The girls portraying “Las Marthas” —named after the original First Lady—take part in the exclusive celebration by invitation only and go through a rigorous, grueling preparation for many months. In the movie they’re represented by cocky Laura Garza-Hovel and shy Rosario Reyes, now a student at Trinity University. The elaborate gowns they wear cost between $15,000 and $30,000 and just being able to curtsey in them is a superhuman task. The dresses are so heavy that “you can’t breathe and your back and knees hurt,” said Garza-Hovel, who seemed to relish when Reyes broke down in tears during one of the rehearsals. “You should know what you’re getting into.”
To answer Garza-Hovel’s above question (“Why do we do this?”), Reyes cites tradition and the fact that “this presentation really gives you the sense of belonging to Laredo.”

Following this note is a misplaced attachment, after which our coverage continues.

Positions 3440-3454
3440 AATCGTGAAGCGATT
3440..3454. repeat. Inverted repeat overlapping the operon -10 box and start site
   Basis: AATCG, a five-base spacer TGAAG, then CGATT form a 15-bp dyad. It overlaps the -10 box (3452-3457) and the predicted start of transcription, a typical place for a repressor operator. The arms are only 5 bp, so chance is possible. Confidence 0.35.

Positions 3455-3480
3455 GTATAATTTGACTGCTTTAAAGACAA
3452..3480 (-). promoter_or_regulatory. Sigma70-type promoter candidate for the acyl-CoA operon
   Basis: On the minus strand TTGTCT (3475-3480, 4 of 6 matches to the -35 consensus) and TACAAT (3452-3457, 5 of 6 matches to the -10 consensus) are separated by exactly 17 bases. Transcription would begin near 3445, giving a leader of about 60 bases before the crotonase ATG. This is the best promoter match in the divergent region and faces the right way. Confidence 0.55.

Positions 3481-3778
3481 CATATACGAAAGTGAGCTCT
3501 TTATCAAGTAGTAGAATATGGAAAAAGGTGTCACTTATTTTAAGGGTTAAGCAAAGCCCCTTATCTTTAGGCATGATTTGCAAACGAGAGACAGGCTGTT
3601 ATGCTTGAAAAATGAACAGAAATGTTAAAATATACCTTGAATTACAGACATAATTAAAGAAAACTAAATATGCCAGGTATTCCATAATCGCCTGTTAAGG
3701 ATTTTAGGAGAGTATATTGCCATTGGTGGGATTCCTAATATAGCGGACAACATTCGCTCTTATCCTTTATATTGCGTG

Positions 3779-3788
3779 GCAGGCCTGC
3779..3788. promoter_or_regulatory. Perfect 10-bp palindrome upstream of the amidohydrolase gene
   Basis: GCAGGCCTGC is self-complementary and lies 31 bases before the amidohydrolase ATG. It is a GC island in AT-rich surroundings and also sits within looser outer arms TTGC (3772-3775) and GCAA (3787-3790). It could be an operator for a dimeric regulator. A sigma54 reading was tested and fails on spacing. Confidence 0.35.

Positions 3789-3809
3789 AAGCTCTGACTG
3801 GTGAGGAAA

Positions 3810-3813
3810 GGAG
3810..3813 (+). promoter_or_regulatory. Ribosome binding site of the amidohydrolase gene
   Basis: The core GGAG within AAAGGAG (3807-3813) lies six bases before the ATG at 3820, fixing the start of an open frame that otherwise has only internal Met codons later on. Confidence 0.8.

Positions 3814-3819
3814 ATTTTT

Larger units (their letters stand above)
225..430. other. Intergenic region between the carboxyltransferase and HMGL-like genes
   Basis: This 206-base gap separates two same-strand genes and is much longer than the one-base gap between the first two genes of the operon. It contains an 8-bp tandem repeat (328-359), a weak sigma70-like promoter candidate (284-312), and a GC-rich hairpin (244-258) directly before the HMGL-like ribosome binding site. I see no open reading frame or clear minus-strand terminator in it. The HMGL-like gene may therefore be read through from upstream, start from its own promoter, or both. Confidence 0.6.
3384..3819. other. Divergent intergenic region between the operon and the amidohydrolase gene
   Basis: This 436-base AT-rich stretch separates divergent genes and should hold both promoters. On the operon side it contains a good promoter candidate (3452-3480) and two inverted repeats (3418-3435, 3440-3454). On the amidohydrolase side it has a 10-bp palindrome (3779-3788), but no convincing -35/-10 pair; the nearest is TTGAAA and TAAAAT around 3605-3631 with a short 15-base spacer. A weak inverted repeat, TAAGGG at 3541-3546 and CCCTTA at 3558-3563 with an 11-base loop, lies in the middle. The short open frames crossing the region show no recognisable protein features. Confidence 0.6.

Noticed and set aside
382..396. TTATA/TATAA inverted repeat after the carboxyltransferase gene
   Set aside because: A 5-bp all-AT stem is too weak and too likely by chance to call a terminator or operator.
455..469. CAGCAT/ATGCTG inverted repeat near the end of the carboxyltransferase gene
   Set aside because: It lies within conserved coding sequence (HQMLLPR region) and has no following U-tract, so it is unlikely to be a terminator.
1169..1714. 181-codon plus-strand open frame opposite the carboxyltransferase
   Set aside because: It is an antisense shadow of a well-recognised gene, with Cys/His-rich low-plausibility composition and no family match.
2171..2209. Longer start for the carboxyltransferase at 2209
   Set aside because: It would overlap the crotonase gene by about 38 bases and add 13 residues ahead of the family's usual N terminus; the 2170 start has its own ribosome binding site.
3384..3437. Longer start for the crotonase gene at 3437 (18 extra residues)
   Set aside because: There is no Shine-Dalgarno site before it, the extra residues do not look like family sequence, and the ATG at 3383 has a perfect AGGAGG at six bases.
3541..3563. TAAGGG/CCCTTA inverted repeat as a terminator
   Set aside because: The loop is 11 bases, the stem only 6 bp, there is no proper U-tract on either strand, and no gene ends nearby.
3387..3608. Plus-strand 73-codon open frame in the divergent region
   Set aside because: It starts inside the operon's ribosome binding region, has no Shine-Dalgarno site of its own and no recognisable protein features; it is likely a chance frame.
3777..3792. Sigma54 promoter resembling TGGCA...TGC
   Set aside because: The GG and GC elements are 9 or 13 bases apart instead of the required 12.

Whatever your personal feelings on the celebration, Las Marthas is so expertly told that at the end of the movie you’re at the edge of your seat, wondering whether any of the debutantes (especially Rosario Reyes, the one you’re rooting for) will perform well or fall down the steps when they’re introduced at the ball.
“From the moment I first saw a Mexican-American debutante dressed as a Colonial heroine, I was immediately captivated,” Ibarra told the Current via email. “Growing up along the border myself, I am always looking for ways to explore the contradictions of border life. From the outside, this might look like ‘just pretty girls in pretty dresses,’ but when we look at the bicultural ways this event is celebrated we uncover multiple layers of meaning that deepen our views of the Latino experience in the United States.”
The discussion following the screening is worth staying for and will feature all the movie’s major players: Garza-Hovel and Reyes, dressmaker Linda Leyendecker Gutiérrez, director Ibarra and producer Erin Ploss-Campoamor.
7pm Thu, Jan 16
Santikos Embassy 14
13707 Embassy Row